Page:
In any case, I'm sorry if I come across as stubborn and condescending. I don't mean to. Sorry.


8ft dinghy built in 1992, BBV sufferer ever since.

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Re: Christer's planning-to-build-a boat-at-some-point thread

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cracked_ribs wrote: Fri Nov 16, 2018 6:24 pm
Christer wrote: Fri Nov 16, 2018 5:05 pm
Even after bothering so many people, it seems likely that I'll never get to build anything.
Well, why not start with that boat for your daughter, and scratch the itch without having to make all these decisions?

I had planned a large build myself, but then the company I do most of my work for changed their minds about where they needed me, and instead of going back to a space I could build in, I had to stay in the middle of a city where a house with a yard is two million dollars and a garage is another million, so I'm in an apartment.

I couldn't start the build I had planned, so I built a new dinghy because I could fit it in my apartment.

I have a book that is nearing completion, but it's hard to get paid real money to write a whole book. But I wanted to keep writing, so I wrote articles in my field of expertise and I have tens or hundreds of thousands of words in print because I worked small when I couldn't work big and it added up.

If you want to build, you build. You don't start with your magnum opus. You just start.
Yeah, I'll try and start that sometime this winter. That'll give some relief for the itching (and introduce another kind of itch...). Then I'll get the boat back from the outboard dealership at some point as well. That boat also needs some work done.
8ft dinghy built in 1992, BBV sufferer ever since.

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Re: Christer's planning-to-build-a boat-at-some-point thread

Post by BarraMan »

“25+ ft”, “speed” and “dont want to spend $200 everytime I go out” - doesnt compute for me!

For someone who has been with boats their whole life I am surprised you dont have a more realistic view of what you want in a boat.

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Re: Christer's planning-to-build-a boat-at-some-point thread

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BarraMan wrote: Fri Nov 16, 2018 7:15 pm “25+ ft”, “speed” and “dont want to spend $200 everytime I go out” - doesnt compute for me!

For someone who has been with boats their whole life I am surprised you dont have a more realistic view of what you want in a boat.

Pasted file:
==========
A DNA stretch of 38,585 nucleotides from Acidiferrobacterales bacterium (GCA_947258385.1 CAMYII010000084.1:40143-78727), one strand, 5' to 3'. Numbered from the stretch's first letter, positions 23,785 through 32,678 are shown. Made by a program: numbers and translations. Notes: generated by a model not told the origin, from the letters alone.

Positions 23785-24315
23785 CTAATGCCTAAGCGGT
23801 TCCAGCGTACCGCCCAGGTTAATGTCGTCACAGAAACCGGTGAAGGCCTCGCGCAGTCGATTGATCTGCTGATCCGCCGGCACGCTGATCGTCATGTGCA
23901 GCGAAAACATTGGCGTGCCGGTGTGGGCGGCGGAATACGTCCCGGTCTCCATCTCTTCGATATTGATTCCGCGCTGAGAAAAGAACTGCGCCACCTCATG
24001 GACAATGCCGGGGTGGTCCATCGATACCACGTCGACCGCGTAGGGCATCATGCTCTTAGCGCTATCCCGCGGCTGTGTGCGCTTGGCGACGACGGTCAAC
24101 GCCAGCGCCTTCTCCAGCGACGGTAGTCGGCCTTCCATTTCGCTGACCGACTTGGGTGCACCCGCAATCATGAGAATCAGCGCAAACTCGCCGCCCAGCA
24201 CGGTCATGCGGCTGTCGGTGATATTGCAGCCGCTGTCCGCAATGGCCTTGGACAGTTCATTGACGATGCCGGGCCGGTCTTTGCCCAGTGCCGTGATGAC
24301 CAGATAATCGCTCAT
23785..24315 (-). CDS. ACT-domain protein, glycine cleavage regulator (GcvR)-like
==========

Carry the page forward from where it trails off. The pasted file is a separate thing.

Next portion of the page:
I've only ever had small boats...
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Re: Christer's planning-to-build-a boat-at-some-point thread

Post by cracked_ribs »

Christer wrote: Fri Nov 16, 2018 7:57 pm
I've only ever had small boats...
Well, keep doing that until your wallet is unbearably heavy, then go bigger until it feels light again.

I can't remember the last time I took my heavy boat out and only spent $200 on fuel. And it is much smaller than your maximum size (although it is normal for me to run it fairly long distances). But I can easily burn $300/day in fuel. Very easily. You start doing that a couple of times a month and all of a sudden you're spending all winter paying off your summer.

I actually realized just the other day that my annual fuel costs are enough that if I switch to a C17 for my inshore fishing etc, the additional boat, motor and trailer would pay for itself within about six years. If I got rid of the glass tank (which I can't until my employers change their minds again) I could literally build a new C17 sized boat every four years or so, and give the old one away complete with motor and trailer, and it would cost about what I spend on fuel right now.

Don't underestimate the cost of making 5000 pounds skip on the water like a flat rock.

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Re: Christer's planning-to-build-a boat-at-some-point thread

Post by cracked_ribs »

All the above is really just to say: build the small boat, enjoy the process, take your time and perfect the details, then think about whether you'd be even happier with a few more days on the water, but a $5,000 annual pay cut (after taxes, of course).

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Re: Christer's planning-to-build-a boat-at-some-point thread

Post by BarraMan »

The Prowler VT650 is certainly an interesting boat, but I have to say:

1) Its a good thing that beauty is in the eye of the beholder, because for me, that is one ugly boat.
2) It looks like quite a complex build.
3) they clearly have no taste when it comes to boat colour schemes!
4) Its interesting that they talk 50 - 90 hp motors - but put 115s on the demo boat! I think that boat with 2 x 50 hp motors would be a "dog". Its a BIG boat to only have 100 ponies to play with!